Thomas Jefferson's 10 Rules for a Good Life
Thomas Jefferson, a Founding Father of the United
States, our country's 3rd President, and the writer of the first
draft of the 'Declaration of Independence' always took the
opportunity to advise his children, grandchildren, and others on
matters of personal conduct.
Over the years, Jefferson developed a list of
axioms and moral truisms for personal behavior. Some these
are original from Jefferson himself, and others he derived from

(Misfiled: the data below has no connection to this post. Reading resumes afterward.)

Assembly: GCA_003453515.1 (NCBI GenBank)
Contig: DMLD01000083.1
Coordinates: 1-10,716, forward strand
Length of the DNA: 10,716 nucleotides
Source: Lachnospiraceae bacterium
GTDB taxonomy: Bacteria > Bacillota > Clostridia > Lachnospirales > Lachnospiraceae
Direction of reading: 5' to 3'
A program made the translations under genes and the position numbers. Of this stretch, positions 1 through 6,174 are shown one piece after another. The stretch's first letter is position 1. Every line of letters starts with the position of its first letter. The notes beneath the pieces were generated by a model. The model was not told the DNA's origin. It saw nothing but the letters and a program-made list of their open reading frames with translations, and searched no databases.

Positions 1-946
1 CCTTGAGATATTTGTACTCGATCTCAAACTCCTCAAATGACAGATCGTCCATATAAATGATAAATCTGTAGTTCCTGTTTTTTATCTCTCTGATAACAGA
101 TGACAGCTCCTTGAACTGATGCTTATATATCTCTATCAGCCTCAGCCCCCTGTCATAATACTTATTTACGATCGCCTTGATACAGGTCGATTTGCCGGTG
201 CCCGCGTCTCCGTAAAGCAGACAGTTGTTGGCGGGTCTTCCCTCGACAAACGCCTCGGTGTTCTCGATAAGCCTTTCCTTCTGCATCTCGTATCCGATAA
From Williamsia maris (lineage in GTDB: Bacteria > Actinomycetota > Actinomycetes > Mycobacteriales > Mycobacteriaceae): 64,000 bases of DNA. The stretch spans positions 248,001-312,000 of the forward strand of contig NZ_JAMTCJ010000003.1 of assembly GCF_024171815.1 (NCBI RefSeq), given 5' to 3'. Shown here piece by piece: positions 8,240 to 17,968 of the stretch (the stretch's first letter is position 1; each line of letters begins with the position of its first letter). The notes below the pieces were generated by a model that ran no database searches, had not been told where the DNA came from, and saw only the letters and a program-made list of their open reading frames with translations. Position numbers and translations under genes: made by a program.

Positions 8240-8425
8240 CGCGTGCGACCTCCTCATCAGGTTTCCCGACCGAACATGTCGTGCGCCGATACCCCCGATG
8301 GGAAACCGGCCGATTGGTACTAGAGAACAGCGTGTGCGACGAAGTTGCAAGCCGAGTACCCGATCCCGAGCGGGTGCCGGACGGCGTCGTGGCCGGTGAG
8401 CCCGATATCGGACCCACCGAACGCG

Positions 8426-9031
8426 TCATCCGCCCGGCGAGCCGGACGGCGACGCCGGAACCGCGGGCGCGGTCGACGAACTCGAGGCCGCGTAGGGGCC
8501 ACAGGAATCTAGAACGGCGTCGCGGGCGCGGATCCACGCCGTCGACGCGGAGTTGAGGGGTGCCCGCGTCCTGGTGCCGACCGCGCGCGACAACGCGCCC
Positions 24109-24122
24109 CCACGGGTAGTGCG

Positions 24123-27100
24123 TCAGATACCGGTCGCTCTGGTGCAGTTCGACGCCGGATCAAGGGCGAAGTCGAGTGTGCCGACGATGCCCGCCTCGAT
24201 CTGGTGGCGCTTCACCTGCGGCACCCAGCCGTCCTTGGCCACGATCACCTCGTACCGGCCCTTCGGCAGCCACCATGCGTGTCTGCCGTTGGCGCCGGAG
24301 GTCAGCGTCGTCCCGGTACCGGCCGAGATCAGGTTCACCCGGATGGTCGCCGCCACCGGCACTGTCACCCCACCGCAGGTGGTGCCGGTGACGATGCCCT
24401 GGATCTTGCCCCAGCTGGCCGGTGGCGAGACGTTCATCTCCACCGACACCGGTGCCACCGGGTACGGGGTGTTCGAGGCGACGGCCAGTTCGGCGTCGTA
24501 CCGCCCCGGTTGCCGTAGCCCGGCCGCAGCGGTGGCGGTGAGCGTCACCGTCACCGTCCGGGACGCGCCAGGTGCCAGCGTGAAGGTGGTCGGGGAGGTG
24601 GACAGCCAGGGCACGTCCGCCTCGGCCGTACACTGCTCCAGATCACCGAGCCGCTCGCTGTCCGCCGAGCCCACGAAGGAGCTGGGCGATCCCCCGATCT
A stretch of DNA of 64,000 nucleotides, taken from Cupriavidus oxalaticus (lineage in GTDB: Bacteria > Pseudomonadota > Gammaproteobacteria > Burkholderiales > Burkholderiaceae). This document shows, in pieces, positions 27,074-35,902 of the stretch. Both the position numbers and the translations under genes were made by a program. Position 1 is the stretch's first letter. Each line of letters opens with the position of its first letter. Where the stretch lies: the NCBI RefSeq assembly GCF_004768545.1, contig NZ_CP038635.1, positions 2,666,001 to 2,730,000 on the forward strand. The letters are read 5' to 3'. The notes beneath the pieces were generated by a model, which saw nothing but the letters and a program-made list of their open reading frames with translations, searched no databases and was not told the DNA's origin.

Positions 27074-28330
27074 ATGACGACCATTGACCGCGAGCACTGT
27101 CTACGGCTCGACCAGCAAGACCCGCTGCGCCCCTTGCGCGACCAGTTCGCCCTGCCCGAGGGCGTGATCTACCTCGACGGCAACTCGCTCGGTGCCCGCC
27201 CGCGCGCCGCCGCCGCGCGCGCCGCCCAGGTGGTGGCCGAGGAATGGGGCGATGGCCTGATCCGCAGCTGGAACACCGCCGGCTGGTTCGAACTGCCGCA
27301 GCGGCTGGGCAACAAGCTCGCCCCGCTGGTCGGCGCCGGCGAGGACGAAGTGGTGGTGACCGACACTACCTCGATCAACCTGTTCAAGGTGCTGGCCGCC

classical or literary sources - including Benjamin Franklin.
Here are Thomas Jefferson's "Canons of Conduct":
- Never put off till tomorrow what you can do today.
- Never trouble another for what you can do yourself.
- Never spend your money before you have it.
- Never buy what you do not want because it is cheap; it
will never be dear to you.
- Pride costs us more than hunger, thirst, and cold.
- Never repent of having eaten too little.
- Nothing is troublesome that we do willingly.
- Donít let the evils that have never happened cost you
- Always take things by their smooth handle.
- When angry, count to 10 before you speak; if very angry,
count to 100.
I know number ten would have saved me some embarrassing moments.
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